Engen appoints attorney Natasha Jones to Missoula Redevelopment Agency board

Natasha Jones, an attorney with Boone Karlberg, helped lead the city’s protracted legal battle to acquire Mountain Water Co. (Martin Kidston/Missoula Current)

On a unanimous vote, members of the Missoula City Council approved Mayor John Engen’s newest appointment to the Missoula Redevelopment Agency’s Board of Directors on Wednesday, one to replace longtime board member and former mayor Daniel Kemmis.

Natasha Jones, an attorney with Boone Karlberg, helped lead the city’s protracted legal battle to acquire Mountain Water Co. Her appointment begins immediately as Kemmis steps down from a position he has held since 2002.

“The MRA board, as you know, deals with real money and real opportunity,” said Engen. “We’ve been extremely fortunate to have thoughtful, articulate, careful and community-minded members. Finding the right person to fill that seat has been challenging and has taken some time.”

Aside from her legal career, Jones has amassed a long list of community service, from serving as a board member with Spirit at Play to vice president of Missoula Youth Football. She is past president of the Western Montana Bar Association and has served as a pro-bono attorney on a number of cases regarding family law.

Engen described her as dedicated to her community and the right choice for the rare MRA board opening.

“She is extraordinarily bright, and is also extraordinarily interested in the future of our community,” said Engen. “She’s a shareholder in an office that was one of the first redevelopment projects in Missoula.

Engen said Central Square, where Boone Karleberg is based between Front and Main streets, was part of the city’s first urban renewal district and was the first to pay off its debt.

While Jones received unanimous support from members of the Administration and Finance Committee, one council member asked the mayor how he makes his board appointments.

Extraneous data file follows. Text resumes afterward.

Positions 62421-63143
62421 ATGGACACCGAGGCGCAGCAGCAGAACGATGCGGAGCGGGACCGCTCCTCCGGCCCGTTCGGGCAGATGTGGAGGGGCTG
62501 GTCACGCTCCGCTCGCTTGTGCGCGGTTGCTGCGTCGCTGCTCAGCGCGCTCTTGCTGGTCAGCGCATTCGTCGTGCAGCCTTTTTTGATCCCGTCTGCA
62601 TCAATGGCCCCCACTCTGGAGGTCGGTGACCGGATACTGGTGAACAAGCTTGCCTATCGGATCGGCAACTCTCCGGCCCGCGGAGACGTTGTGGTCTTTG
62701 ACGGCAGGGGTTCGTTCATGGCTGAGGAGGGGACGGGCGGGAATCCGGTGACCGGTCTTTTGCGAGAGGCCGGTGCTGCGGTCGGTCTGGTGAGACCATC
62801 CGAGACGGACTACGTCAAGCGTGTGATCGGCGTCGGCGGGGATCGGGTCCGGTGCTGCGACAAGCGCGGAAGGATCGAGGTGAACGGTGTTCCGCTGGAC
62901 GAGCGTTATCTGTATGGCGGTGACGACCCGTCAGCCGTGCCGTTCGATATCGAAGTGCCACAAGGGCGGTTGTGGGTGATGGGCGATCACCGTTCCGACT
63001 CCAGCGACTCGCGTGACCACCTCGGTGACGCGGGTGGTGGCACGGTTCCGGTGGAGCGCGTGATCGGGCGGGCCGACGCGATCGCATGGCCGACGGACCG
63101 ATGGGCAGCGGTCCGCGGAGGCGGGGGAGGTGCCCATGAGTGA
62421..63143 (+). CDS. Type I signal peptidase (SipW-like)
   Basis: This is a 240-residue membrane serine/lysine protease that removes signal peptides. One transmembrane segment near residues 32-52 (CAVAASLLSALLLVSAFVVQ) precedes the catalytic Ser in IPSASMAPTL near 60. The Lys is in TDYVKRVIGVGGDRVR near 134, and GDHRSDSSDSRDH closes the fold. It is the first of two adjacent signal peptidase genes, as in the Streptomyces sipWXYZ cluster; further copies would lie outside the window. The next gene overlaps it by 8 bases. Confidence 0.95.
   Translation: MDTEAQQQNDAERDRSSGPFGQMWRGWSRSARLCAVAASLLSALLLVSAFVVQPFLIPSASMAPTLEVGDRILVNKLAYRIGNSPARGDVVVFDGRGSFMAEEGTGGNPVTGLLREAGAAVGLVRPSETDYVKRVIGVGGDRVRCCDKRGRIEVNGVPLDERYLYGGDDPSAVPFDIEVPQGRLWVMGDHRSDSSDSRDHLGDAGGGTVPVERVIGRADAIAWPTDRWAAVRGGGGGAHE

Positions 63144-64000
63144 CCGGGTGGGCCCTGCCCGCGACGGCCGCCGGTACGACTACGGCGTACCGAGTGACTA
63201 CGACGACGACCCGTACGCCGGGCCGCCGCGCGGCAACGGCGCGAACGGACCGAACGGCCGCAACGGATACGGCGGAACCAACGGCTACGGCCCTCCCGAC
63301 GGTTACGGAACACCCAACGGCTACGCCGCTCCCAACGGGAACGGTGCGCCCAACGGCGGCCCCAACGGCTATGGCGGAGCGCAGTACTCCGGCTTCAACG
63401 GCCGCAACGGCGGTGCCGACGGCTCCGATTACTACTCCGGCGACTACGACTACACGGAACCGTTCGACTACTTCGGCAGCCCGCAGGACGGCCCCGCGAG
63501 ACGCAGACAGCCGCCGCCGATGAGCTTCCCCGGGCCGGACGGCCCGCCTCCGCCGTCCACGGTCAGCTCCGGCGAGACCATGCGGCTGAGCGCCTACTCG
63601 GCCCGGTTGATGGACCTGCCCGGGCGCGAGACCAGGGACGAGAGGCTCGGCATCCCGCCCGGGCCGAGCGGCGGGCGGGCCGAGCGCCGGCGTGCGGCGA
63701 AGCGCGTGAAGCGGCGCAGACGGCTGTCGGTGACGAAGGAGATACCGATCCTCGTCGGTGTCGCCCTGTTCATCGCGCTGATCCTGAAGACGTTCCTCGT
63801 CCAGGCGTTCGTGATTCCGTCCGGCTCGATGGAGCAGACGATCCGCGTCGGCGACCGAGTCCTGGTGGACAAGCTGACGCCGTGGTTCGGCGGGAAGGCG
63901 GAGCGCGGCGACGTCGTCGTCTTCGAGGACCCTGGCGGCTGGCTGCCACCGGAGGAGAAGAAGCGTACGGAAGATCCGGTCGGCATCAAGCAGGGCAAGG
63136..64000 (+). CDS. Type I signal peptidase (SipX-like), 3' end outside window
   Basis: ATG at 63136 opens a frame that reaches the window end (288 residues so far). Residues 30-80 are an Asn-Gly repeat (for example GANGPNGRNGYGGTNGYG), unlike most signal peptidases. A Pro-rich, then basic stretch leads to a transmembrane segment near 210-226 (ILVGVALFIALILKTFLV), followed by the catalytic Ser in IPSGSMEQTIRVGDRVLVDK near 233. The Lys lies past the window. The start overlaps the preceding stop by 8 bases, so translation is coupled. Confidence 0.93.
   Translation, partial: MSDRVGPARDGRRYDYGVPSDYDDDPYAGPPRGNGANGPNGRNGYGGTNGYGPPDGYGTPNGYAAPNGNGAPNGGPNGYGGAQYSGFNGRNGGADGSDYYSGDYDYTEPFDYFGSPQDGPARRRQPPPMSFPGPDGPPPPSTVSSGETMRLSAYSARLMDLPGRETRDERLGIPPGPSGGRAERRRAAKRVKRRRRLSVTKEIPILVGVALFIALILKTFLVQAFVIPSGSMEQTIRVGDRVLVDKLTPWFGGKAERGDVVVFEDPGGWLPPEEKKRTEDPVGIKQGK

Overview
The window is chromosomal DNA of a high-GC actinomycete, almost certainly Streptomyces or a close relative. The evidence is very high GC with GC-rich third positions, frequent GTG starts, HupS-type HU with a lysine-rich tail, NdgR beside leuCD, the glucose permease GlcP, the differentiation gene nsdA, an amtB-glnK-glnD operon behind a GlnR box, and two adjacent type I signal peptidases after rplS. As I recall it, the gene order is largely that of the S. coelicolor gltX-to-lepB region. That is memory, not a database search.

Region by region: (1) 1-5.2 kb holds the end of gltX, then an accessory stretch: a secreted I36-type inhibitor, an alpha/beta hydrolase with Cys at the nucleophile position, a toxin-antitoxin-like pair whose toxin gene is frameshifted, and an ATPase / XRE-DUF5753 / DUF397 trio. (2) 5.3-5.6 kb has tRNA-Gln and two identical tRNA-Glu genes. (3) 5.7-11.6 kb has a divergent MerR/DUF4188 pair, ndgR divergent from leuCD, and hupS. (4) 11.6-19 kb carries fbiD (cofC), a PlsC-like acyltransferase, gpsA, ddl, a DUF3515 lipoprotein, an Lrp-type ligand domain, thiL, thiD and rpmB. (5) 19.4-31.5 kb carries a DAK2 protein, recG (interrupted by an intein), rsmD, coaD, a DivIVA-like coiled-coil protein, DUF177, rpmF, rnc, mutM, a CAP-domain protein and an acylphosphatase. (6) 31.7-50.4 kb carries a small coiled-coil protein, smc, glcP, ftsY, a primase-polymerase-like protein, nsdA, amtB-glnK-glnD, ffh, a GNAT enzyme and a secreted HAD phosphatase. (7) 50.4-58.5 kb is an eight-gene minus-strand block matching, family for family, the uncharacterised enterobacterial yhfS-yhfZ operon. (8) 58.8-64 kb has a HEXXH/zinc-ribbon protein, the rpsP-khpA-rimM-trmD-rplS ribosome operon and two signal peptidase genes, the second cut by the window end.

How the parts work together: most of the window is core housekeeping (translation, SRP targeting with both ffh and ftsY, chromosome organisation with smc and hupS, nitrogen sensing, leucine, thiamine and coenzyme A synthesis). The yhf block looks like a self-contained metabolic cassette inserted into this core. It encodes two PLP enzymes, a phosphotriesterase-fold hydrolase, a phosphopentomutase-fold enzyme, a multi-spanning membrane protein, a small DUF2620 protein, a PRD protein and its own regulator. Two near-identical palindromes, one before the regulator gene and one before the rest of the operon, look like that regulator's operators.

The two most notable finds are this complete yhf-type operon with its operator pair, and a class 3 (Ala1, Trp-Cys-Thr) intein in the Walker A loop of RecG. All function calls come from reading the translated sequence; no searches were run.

“I have no problem appointing her, but I want to know the process of appointing people to the MRA board,” said Ward 1 council member Heidi West. “Is there a goal of certain diversity of backgrounds on all the boards? Do you pick someone, or is there an application process?”

Engen said all of the above, though in the end, he looks for someone he believes has the level of skill and commitment to the board on which they’re looking to serve.

MRA handles millions of dollars in tax increment financing to drive redevelopment in districts across the city. The effort drives additional investment and has played a significant role in Missoula’s latest building boom.

Engen’s last appointment to the board was Melanie Brock, who began her term in 2015. Karl England, the board’s current chair, was reappointed last year. Ruth Reineking’s seat expires next May.

“This isn’t a board for cutting teeth, in my opinion,” said Engen. “It requires some degree of maturity.”

Engen said he considered a number of appointments before selecting Jones.

Jones wasn’t immediately available for comment on Wednesday.

“We might be a little lawyer heavy, but that’s not a bad thing,” Engen said. “I consider gender, community experience and where a person is in his or her career. In this case, it’s one where I actively look for and recruit people rather than advertise.”